You carefully craft a press release. You go through rounds of internal edits and approvals. The quote is massaged more than LeBron James’ ego. You send it out to the media… and the published story is chock-full of errors.
Unfortunately, this scenario is becoming all too common. In today’s web-driven, social media-centric news landscape, some journalists value being first more than being accurate. Reporters are forced to do more with less, crank out stories faster than ever before and are increasingly focused on clicks and views at the expense of solid, introspective reporting.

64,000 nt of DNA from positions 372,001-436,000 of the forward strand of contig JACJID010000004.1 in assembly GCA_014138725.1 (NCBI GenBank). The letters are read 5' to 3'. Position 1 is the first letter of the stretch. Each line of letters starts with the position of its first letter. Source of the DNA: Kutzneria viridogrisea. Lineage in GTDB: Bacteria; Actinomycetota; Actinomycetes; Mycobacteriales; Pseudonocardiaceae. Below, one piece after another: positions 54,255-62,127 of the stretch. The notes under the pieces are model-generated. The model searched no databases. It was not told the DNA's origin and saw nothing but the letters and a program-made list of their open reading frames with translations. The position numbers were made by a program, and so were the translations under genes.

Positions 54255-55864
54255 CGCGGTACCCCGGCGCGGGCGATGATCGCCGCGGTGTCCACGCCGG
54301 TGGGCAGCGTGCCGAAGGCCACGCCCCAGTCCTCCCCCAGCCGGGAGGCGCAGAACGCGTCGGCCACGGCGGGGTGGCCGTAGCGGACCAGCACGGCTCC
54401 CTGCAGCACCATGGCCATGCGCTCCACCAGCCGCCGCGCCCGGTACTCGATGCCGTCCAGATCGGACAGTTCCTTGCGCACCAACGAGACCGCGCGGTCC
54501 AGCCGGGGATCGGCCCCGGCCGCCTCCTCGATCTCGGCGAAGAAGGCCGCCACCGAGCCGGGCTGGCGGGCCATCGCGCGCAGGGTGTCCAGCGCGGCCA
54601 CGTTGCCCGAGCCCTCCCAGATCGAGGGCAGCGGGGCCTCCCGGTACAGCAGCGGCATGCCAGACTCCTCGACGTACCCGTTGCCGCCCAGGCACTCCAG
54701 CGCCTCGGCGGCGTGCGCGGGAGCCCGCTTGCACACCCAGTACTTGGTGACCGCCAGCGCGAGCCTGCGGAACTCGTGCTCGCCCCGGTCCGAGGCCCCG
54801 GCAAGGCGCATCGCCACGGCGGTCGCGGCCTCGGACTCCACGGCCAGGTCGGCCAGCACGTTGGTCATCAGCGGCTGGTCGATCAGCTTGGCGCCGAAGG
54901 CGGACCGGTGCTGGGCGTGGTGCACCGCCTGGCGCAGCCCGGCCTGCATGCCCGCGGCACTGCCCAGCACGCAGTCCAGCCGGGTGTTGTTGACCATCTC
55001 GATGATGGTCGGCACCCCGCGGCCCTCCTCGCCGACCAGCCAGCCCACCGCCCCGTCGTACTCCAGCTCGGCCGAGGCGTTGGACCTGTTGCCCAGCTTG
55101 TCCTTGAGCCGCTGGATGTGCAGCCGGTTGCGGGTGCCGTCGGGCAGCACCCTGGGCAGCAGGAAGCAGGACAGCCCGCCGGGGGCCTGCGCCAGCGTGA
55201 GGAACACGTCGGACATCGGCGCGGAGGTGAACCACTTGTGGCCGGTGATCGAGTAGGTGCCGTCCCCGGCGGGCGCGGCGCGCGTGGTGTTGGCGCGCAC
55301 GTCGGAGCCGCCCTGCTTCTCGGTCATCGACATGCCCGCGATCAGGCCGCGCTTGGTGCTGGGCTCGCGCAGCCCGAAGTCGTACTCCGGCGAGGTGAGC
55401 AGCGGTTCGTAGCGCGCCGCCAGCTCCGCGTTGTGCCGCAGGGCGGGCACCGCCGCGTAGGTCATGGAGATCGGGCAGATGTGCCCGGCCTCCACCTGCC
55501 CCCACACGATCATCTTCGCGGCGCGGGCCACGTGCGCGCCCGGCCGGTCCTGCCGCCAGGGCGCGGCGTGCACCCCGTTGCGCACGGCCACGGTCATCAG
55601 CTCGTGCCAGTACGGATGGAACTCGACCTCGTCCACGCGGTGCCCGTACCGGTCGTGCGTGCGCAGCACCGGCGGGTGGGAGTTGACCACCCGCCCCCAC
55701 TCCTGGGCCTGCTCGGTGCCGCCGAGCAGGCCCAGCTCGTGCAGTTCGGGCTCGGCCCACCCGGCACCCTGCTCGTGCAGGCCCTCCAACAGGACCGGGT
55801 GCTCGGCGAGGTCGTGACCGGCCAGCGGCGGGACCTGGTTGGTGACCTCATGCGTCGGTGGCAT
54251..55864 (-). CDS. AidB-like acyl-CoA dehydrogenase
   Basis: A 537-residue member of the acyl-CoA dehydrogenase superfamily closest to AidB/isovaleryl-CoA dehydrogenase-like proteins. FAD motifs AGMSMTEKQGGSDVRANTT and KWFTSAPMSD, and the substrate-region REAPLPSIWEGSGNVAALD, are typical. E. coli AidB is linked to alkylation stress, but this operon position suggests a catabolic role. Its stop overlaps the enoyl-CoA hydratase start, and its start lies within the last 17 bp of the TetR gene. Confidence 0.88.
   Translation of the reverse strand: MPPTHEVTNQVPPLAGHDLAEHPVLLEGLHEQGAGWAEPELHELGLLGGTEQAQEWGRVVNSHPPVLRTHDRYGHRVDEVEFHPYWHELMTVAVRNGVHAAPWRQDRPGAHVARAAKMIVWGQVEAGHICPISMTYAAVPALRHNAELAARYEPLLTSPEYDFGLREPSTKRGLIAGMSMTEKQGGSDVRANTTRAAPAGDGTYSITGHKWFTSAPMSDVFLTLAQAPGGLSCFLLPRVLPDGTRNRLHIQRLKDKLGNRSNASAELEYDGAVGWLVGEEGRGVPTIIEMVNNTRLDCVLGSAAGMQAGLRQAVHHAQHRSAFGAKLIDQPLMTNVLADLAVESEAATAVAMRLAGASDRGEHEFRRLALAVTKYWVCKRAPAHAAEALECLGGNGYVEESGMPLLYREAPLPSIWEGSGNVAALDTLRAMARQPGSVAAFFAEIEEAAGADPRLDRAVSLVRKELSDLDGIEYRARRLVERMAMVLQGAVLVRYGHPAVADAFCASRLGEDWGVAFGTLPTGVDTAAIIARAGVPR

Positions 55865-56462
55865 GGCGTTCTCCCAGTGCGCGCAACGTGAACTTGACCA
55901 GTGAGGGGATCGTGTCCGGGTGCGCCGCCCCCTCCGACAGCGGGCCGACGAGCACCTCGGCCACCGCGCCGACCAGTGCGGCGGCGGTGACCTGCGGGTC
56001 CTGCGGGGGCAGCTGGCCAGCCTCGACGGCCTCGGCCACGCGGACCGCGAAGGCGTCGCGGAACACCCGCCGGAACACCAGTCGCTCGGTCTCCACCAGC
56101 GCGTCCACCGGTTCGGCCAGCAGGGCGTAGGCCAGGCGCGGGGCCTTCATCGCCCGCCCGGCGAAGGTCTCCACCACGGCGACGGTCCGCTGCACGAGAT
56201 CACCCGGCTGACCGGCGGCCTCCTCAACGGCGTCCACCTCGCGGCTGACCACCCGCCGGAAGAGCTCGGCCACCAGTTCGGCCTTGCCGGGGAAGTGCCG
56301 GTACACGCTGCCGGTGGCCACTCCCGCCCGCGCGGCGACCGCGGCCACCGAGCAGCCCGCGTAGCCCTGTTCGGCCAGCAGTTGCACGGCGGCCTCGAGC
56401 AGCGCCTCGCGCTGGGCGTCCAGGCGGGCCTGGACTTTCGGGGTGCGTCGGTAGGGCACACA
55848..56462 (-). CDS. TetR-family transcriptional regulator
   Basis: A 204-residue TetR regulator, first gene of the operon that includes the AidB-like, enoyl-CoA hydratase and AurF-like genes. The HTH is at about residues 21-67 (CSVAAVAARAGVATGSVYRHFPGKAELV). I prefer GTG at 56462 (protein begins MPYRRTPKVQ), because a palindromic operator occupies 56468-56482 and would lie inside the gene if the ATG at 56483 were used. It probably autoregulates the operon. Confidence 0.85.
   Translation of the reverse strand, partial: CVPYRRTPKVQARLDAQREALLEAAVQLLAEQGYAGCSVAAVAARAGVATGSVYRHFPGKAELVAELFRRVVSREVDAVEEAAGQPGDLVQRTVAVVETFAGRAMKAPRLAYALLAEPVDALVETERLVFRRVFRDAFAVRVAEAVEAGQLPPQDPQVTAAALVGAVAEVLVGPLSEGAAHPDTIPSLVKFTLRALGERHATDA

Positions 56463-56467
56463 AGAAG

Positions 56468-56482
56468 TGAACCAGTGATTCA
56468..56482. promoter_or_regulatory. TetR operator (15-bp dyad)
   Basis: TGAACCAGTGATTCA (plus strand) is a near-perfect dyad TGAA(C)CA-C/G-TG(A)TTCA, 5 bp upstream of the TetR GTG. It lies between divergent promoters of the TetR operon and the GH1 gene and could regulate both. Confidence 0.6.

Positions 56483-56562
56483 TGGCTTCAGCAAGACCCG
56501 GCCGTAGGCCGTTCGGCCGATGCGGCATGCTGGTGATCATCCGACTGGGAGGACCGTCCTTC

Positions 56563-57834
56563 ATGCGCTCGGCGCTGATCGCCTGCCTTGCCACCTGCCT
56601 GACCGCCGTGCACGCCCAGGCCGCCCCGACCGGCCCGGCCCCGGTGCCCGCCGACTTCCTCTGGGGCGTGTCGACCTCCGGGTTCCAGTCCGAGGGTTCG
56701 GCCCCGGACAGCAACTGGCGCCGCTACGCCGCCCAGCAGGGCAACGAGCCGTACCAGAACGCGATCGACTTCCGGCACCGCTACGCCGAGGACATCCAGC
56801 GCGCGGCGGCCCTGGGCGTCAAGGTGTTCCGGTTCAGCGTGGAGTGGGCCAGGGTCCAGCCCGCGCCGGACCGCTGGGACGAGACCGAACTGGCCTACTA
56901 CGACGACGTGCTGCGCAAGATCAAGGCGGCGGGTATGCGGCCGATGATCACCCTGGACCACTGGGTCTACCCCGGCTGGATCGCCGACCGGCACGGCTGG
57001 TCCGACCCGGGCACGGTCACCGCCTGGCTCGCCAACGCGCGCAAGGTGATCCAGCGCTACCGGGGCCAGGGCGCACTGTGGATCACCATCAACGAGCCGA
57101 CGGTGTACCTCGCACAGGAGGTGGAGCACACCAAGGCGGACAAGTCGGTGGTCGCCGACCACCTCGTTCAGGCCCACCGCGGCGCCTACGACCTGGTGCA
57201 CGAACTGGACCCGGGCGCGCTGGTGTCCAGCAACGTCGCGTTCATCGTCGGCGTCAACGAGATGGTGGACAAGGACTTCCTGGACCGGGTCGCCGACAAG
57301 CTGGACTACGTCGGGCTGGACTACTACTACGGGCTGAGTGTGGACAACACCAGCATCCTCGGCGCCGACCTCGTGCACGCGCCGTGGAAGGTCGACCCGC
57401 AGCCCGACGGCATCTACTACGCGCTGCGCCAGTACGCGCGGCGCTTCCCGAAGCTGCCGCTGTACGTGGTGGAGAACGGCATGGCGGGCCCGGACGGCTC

At the same time, misinformation now spreads faster than measles at an anti-vaxxers convention. And, once people are exposed to misinformation, it’s incredibly difficult to remove its influence. As the saying goes, mud sticks. So what can you do if the media gets your facts wrong?
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